The best way to track the spread of invasive aquatic plants may be to identify the drainage basins (watersheds) they have been discovered in. Drainage maps give useful information to eco-managers because
drainage maps show precisely where the plants are, making it easier for managers to infer where the plants might go next, and thus where to take preventive measures.

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How it got here

Hydrilla verticillata was probably brought to the Tampa and Miami, Florida areas as an aquarium plant in the late 1950s; by the 1970s, it was established throughout Florida. The monoecious type was
introduced separately much later in the Potomac Basin (Enrionmental Laboratory 1985).

Hydrilla verticillata continues to be sold through aquarium supply dealers and over the Internet, even though the plant is on the U.S. Federal
Noxious Weed List.

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Potential to spread elsewhere in U.S.

  • Hydrilla spreads to new waters mainly as fragments on boats and trailers.
  • In Russia, hydrilla grows to 50o N latitude–equivalent to the US/Canadian border.

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  • Hydrilla verticillata is an invisible menace, invisible that is until it fills the lake or river that it infests, “topping out” at the surface. Hydrilla can grow an inch a day. When hydrilla invades,
    ecologically-important native submersed plants such as pondweeds (Potamogeton spp.), tapegrass (Vallisneria americana) and coontail (Ceratophyllum demersum) are shaded out by hydrilla’s thick
    mats, or are simply outcompeted, and eliminated (van Dijk 1985).
  • Millions of dollars are spent each year on herbicides and mechanical harvesters in Florida alone in an effort to place hydrilla under “maintenance control.”
  • Hydrilla verticillata greatly slows water flow and clogs irrigation and flood-control canals; in Florida, large mats of fragments collect at culverts and clog essential water control pumping stations.
  • Hydrilla seriously interferes with boating, both recreational and commercial, and prevents swimming and fishing; major infestations limit sportfish weight and size (Colle & Shireman 1980).
  • Dense hydrilla infestations can alter water chemistry and oxygen levels (Pesacreta 1988).

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Due to decades of university, state and federal research and experience with Hydrilla verticillata in the U.S., several methods have been developed to help in its management:

  • In some cases, lake drawdowns may help manage hydrilla by letting the exposed plants die and decompose.
  • The action of mechanical harvestors and chopping machines remove hydrilla from the water and transport it to disposal on shore; chopping machines, unfortunately, fragment the hydrilla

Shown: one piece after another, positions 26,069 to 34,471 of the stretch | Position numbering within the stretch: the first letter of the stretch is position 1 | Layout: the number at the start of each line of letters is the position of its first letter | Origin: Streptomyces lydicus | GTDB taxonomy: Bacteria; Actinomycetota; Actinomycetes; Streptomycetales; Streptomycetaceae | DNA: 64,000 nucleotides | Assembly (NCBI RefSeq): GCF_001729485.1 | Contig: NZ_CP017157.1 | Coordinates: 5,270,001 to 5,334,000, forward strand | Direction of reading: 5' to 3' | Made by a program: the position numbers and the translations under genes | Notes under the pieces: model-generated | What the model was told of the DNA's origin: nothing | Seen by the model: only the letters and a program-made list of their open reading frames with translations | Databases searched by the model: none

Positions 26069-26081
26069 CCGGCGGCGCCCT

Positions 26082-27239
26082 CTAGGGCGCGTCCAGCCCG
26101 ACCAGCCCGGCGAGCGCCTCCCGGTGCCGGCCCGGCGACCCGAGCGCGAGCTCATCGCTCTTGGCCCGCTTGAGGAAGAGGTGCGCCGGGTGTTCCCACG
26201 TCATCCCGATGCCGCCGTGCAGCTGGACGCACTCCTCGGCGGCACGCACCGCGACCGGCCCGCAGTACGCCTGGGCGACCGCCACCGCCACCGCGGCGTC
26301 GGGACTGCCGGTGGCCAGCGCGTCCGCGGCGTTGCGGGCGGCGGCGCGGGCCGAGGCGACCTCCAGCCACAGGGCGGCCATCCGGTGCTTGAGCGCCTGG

plants and may actually increase the plant’s distribution.
  • Biocontrol fish and insects have been introduced to control hydrilla. The herbivorous (plant-eating) biological control fish, the Chinese grass carp, has a good preference for hydrilla
    (Cassani). Learn much more about the Chinese grass carp on this page of this web site. Other biological control work has been done for this species,
    including tuber-feeding weevils and leaf-eating flies.
  • Registered aquatic herbicides do provide temporary control of hydrilla.

From the University of Florida Aquatic Weed Management Guide, Vandiver 1999.

According to this Guide, … copper, diquat, endothall and fluridone; As always, comply with federal law by following the herbicide label instructions, permissible sites and application rates.

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What can you do?

First, clean your boat before you leave the ramp! Transporting plant fragments on boats, trailers, and in livewells is the main introduction route to new lakes and rivers.

Learn more about what you can do to help.

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Laws and lists

Hydrilla verticillata

  • Is “state-listed” in Arizona, Arkansas, California, Florida, New Hampshire, North Carolina, Oregon, Puerto Rico, South Carolina, Arkansas, California and Washington.
  • Is on the Florida Prohibited Plants list, Florida Department of Environmental Protection:
  • Is on the Federal List of Noxious Weeds (USDA/APHIS, 2000).
  • Is on the Florida Exotic Pest Plant Council list:
  • Category I – “plants invading and disrupting native plant communities in Florida.”

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Want to know more?

The information contained on this wep page was extracted from published scientific literature and agency reports. It is important to know that plant research, like most areas of scientific research,
is still relatively young and incomplete–much may have been published about the physiology of one plant but not about its management; much may have been published about how to culture and grow another plant but not
about its natural ecology. Thousands of research articles may have been published about one invasive plant, but perhaps only a dozen about another.

If you want to read the research yourself, perhaps to clarify or expand an area of information contained here, or to help determine your own line of research, you are welcome to query the world’s largest collection of
international scientific literature about aquatic, wetland and invasive plants, the APIRS bibliographic database, which contains more than 54,000
citations and their content keywords. Or you might want to ask us to do it for you and mail or e-mail the search results to you.

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Video Transcript

Hydrilla – Hydrilla verticillata